Last Updated on September 27, 2019 by Heather Hart, ACSM EP
Every now and then, only slightly more frequent than the appearance of Halley’s comet, I make sensible and rational decisions about my racing based upon my volume of training.
I’m just kidding, I’m way better about it than I used to be. If you’ve been a reader of my blog for awhile now (back in the good old days of Run Faster, Mommy!) you may or may not remember the numerous full marathons (i.e. all six of them) that I either only half trained for, or worse, completely winged. As a fitness professional, I recommend that you NEVER do that. Ever. Alas, I was young(er), stupid, highly sleep deprived in the midst of raising babies, and almost always thought that 26.2 miles was “no big deal”. I’d also like to add foolish, victim of the FOMO, genetically lucky in the running department, and even more lucky that I haven’t permanently injured myself.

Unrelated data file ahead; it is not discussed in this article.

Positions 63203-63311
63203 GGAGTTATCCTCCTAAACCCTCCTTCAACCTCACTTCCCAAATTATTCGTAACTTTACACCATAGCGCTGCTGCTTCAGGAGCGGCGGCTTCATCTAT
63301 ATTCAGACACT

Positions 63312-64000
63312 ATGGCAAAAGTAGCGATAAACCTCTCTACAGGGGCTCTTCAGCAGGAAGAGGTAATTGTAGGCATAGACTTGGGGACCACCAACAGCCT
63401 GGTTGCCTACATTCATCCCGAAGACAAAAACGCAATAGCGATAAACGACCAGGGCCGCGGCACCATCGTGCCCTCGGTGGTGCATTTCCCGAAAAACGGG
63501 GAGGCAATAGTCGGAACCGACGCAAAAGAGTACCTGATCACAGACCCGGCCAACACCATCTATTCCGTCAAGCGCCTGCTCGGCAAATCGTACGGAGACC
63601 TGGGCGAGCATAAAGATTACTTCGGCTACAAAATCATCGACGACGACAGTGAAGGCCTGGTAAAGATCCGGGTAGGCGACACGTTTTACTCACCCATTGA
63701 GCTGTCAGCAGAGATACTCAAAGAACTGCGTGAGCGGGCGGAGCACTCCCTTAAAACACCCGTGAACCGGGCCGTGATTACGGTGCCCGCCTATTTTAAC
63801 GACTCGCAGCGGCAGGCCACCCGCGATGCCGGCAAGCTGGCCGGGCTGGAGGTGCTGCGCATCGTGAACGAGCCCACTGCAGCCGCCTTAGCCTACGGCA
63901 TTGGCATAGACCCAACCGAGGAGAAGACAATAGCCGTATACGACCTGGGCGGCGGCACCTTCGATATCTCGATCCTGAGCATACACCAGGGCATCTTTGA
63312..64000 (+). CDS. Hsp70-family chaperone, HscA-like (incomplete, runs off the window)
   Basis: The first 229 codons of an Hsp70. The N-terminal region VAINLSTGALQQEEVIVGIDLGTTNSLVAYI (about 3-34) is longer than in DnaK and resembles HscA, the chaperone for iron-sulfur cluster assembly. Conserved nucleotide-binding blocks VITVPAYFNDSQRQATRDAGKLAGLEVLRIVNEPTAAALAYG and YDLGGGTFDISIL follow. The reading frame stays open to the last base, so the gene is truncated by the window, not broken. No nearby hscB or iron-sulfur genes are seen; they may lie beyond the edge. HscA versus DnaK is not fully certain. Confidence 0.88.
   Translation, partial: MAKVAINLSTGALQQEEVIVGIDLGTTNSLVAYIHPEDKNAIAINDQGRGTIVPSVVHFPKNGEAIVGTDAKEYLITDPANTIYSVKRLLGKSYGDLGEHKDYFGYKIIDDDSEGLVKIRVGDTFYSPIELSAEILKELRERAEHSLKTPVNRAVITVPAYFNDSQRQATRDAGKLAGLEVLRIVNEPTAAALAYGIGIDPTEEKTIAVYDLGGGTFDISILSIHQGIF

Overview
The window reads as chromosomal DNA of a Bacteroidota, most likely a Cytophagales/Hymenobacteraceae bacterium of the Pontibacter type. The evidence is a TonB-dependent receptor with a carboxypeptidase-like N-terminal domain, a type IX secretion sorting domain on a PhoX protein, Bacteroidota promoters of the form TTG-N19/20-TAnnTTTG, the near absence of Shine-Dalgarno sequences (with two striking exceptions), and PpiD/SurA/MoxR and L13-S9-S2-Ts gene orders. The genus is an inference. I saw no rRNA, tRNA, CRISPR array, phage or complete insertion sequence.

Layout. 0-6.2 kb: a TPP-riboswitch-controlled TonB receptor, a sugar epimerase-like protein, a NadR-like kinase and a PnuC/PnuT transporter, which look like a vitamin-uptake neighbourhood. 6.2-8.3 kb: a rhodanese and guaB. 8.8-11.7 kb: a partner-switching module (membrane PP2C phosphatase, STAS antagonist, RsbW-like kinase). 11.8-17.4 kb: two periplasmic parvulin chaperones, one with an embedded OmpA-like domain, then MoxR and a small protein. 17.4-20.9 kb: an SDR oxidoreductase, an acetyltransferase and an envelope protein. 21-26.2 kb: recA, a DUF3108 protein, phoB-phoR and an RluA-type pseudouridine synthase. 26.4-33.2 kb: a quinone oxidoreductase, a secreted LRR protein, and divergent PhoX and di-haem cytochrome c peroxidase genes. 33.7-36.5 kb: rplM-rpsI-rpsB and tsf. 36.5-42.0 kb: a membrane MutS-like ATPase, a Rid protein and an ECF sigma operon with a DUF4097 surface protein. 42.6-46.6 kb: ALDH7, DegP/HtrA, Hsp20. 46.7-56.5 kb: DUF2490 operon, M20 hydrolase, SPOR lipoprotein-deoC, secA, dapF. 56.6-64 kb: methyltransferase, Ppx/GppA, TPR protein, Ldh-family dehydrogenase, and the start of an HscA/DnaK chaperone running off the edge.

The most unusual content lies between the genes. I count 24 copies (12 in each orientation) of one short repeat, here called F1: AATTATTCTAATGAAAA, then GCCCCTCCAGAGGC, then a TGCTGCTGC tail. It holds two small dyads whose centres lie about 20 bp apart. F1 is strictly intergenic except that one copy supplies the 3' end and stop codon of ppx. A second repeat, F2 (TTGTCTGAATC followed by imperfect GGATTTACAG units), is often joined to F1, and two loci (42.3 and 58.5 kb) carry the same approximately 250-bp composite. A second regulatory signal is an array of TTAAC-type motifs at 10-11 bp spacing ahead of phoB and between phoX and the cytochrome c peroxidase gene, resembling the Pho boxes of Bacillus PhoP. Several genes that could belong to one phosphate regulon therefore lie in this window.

I’ll have you know that it has been 2.5 years since I’ve run a marathon unprepared…or any marathon for that matter (Spartan Ultra Beast doesn’t count in my book, though well over 26 miles, it was a “beast” of a different nature, pun totally intended.)
The irony here being that my fitness level and workout frequency is far greater than it ever was 2.5 years ago. Go figure.
Regardless, these days I am far more likely to respect and honor the knowledge I gained slaving away over textbooks in college, namely, the wonderful principles of exercise (as well as give a disapproving mom look to those who choose to wing ridiculous races with minimal to zero training.)
The seven principles of exercise are as follows (in Heather terms, of course)
- Individuality: Everyone is different and responds differently to training.